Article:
'Boogie': Film Review

Taylor Takahashi stars as Alfred ‘Boogie’ Chin and Taylour Paige as Eleanor in Eddie Huang’s BOOGIE, a Focus Features release.
Nicole Rivelli / Focus Features
A solid first feature that derives strength from its personal elements.

Chef-turned-'Fresh Off the Boat'-memoirist Eddie Huang directs a coming-of-age tale about a Chinese-American basketball player who hopes to make it to the NBA.

Shortly before the 2015 series premiere of ABC’s Fresh Off the Boat, the network sitcom loosely based on Eddie Huang’s memoir, the lawyer-turned-chef-turned-author unleashed a take-no-prisoners denouncement of the the first Asian-American family comedy on broadcast TV in more than 20 years. “That show is a lie,” Huang recalls telling its executive producer Melvin Mar, whom he calls an “Uncle Chan” in the piece. In an interview with THR’s Lesley Goldberg, Huang proposed that the goofy, gentle sitcom hew closer to his own life by “div[ing] into domestic violence,” a childhood ordeal that he suffered at the hands of his parents.

During Fresh Off the Boat’s uneven but industry-shifting run, its erstwhile inspiration hosted the food-centric travel show Huang’s World on Viceland. Now, Huang adds filmmaker to his wide-ranging resumé, with the arrival of his feature directorial debut, Boogie, a coming-of-age drama set in Flushing, Queens. Starring Taylor Takahashi, Huang’s former assistant, in his first screen role, Boogie feels like a personal project in a way Fresh Off the Boat seldom did, taking as its building blocks some of the most formative elements of Huang’s upbringing: hip hop, basketball, racial alienation. And familial abuse. There’s a confidence that radiates off the screen: Huang knows this story will resonate with kindred souls.

Don’t expect Takahashi’s title character to be the world’s biggest Jeremy Lin fan. “He’s more model-minority Jesus freak than he is Asian,” says Boogie in pure Huangspeak — acerbic, provocative, always ready to slap the “sellout” label on people he doesn’t care for. Boogie, née Alfred Chin, is styled like Huang too, with close-cropped hair and comfy streetwear. There’s a good chance Boogie would identify as a “rotten banana” — the unflattering shorthand Huang’s father coined to describe his son as “black on the outside, yellow on the inside.”

Whereas Huang’s own dad snubbed his dreams of joining the NBA, Mr. Chin (Perry Yung) is all-in on his high-school-athlete son’s aspirations to go pro, even transferring Boogie to a new school where he has a better chance of being noticed by college recruiters. But the statistical improbability of this ambition — combined with the family’s perilous finances — drives Mrs. Chin (Pamelyn Chee) toward a sense of rage-filled helplessness and increasing violence toward her only child. Huang is a gifted-enough writer-director already to make her slaps feel surprising in the moment yet long-endured by her son.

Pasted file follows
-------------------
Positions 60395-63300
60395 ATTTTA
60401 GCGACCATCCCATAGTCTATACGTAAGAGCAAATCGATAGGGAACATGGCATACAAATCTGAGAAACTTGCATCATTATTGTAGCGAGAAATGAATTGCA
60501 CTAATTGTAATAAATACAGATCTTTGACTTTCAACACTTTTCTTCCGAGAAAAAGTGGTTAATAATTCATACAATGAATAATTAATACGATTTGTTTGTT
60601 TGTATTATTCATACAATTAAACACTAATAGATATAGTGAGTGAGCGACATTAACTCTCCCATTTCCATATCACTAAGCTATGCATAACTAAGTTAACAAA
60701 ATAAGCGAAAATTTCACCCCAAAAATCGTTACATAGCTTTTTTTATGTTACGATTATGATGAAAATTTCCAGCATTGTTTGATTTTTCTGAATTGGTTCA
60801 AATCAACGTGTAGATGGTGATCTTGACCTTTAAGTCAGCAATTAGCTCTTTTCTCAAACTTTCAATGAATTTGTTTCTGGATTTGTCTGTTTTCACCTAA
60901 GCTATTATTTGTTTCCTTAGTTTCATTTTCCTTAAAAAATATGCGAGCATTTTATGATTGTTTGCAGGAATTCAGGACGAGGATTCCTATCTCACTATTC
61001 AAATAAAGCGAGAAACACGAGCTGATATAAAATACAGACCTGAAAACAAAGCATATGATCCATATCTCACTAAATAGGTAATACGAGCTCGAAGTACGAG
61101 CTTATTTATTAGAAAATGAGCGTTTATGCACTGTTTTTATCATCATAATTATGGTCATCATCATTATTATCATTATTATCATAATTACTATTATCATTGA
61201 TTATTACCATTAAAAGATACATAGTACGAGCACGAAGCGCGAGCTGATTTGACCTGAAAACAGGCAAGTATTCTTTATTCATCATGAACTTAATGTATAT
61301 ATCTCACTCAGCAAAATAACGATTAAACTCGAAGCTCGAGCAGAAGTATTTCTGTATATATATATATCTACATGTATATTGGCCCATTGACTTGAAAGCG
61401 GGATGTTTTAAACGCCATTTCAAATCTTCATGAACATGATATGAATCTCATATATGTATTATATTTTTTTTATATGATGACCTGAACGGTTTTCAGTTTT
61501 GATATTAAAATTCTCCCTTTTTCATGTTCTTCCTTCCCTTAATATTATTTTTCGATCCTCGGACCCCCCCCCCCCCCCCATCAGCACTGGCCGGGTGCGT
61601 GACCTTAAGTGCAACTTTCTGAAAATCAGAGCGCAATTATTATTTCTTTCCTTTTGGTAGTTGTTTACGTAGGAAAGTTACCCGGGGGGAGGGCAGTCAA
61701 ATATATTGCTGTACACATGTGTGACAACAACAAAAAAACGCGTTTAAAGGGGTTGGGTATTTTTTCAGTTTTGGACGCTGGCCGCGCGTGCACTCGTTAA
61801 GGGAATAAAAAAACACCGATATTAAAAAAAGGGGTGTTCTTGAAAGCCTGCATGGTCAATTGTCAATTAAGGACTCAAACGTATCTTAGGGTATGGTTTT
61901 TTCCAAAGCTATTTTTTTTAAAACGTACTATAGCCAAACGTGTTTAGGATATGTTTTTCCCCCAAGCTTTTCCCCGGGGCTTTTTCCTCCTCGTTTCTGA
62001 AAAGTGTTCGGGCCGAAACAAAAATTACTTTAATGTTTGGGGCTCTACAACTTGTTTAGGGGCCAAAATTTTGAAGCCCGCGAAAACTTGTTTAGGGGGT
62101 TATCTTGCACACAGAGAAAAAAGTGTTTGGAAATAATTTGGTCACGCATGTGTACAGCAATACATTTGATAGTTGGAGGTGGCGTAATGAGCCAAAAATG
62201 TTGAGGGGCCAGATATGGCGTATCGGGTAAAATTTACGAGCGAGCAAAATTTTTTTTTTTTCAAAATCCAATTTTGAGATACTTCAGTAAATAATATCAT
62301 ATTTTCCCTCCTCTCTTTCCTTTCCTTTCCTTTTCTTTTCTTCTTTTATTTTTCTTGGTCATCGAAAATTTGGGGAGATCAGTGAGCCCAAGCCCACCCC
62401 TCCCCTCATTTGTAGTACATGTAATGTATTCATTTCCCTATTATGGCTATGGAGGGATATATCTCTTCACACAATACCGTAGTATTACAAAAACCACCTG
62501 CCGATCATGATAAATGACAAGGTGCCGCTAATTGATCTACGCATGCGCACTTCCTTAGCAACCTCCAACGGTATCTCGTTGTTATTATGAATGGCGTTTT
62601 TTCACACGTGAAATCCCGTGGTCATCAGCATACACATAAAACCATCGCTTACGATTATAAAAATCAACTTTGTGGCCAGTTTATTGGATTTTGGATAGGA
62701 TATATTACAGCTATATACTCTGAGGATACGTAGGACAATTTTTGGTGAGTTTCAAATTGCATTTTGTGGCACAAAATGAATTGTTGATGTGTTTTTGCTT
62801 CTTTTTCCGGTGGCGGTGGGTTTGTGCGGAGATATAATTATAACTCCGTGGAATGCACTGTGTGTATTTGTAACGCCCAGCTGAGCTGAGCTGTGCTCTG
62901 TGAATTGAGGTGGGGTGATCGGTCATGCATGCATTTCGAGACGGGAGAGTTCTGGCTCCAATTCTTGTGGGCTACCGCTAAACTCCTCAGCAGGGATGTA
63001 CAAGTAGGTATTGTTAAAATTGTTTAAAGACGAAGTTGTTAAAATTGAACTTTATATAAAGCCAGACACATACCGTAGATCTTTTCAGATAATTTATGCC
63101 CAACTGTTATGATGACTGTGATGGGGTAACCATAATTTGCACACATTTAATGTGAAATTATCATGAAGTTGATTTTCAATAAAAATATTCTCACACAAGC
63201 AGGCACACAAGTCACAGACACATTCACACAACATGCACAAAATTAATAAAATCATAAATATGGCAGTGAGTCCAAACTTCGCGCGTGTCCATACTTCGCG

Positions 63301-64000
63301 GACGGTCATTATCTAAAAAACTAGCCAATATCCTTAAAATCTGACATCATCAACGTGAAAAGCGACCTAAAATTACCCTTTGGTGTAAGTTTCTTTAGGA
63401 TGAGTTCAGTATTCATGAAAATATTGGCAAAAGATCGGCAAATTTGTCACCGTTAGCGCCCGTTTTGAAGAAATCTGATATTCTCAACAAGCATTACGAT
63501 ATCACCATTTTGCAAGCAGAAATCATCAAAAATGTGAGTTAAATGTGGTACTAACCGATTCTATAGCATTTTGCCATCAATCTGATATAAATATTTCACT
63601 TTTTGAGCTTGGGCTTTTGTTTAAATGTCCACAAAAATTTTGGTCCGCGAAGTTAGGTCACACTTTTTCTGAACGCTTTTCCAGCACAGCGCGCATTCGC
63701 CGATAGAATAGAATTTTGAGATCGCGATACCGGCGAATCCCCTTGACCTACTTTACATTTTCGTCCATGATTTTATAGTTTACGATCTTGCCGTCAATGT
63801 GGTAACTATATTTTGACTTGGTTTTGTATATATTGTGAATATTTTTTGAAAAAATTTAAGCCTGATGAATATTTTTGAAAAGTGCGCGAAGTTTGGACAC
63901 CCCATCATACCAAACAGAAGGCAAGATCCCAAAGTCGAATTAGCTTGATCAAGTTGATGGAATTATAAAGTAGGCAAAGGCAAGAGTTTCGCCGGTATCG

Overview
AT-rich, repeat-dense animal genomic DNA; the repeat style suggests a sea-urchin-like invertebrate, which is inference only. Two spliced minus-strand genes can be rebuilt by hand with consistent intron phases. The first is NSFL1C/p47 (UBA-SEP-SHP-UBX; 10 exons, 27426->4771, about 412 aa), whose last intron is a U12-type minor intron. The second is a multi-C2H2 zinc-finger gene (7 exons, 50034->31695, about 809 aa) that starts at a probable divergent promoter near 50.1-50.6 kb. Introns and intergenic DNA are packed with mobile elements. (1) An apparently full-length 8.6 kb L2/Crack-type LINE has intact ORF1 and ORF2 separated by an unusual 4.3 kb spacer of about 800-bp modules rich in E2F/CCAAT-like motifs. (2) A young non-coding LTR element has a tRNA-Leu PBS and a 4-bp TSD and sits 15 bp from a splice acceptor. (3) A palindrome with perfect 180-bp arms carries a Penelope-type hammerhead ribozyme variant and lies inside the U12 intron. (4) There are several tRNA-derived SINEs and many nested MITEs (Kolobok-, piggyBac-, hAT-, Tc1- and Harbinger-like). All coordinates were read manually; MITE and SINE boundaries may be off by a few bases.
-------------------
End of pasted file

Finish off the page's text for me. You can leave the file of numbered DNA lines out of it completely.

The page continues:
At school, Boogie’s awareness of both his future-star skills and the burden that his parents have put on him to save them from their economic troubles translates to cockiness on the court, much to the frustration of his coach (Domenick Lombardozzi). Boogie’s no less brash when it comes to pursuing Eleanor (Taylour Paige), a classmate he openly stares at until she can’t not notice his horndog attention. But the person Boogie eyeballs hardest is his rival Monk (rapper Pop Smoke, in his posthumous film debut). In a technique that recalls Barry Jenkins, Huang employs extreme close-ups of his actors’ faces often to powerful effect, their eyes simultaneously in the scene but also silently confronting the audience.

If Huang’s disillusionment with Fresh Off the Boat led him to figure out what kind of Asian-American story he wanted to tell, Boogie is a beneficiary of those ruminations. It’s a solid first film, with a firm grasp on its melancholy but romantic tone, which never gets in the way of its propulsive momentum. (An early montage of Flushing’s immigrant communities and overall neighborliness, set to hip hop, is a credit to Huang and editor Joan Sobel.) For all their faults, Boogie’s English-fluent, somewhat-assimilated parents (and his uncle Jackie, played by Huang himself in a cameo) give voice to a longer sense of Asian-American history than we usually get in similar films, and a pre-sex conversation between Boogie and Eleanor about stereotypes and penis size (or rather, his sensitivity about it) is an excellent showcase of Huang’s eagerness to tackle difficult subjects.

It’s occasionally hard to understand the slang-heavy, sometimes muttered dialogue, which ends up adding to Boogie’s sense of authenticity. (Ever talk to teenagers?) Takahashi is riveting in some scenes and lacking in others, and it’s not always clear whether a blankness in his eyes is part of the character’s flirtations with emotional nihilism or the actor’s inexperience showing through. The film also would’ve benefitted from more development in the parental characters, whose dysfunctions aren’t as interesting as their efforts to manage them. But Boogie’s got personal vision and swaggering flair to spare — Huang wouldn’t have it any other way.

Distributor: Focus Features
Cast: Taylor Takahashi, Pamelyn Chee, Jorge Lendeborg Jr., Mike Moh, David Brewster Jr., Perry Yung, Alexa Mareka, Taylour Paige, Domenick Lombardozzi, Pop Smoke, Eddie Huang
Director: Eddie Huang
Producers: Josh Bratman, Michael Tadross, Josh McLaughlin
Executive producer: Rafael Martinez
Director of photography: Brett Jutkiewicz
Production designer: Chris Trujillo
Costume designer: Vera Chow
Editor: Joan Sobel
Casting: Rebecca Dealy, Jessica Kelly 

Rated R, 89 minutes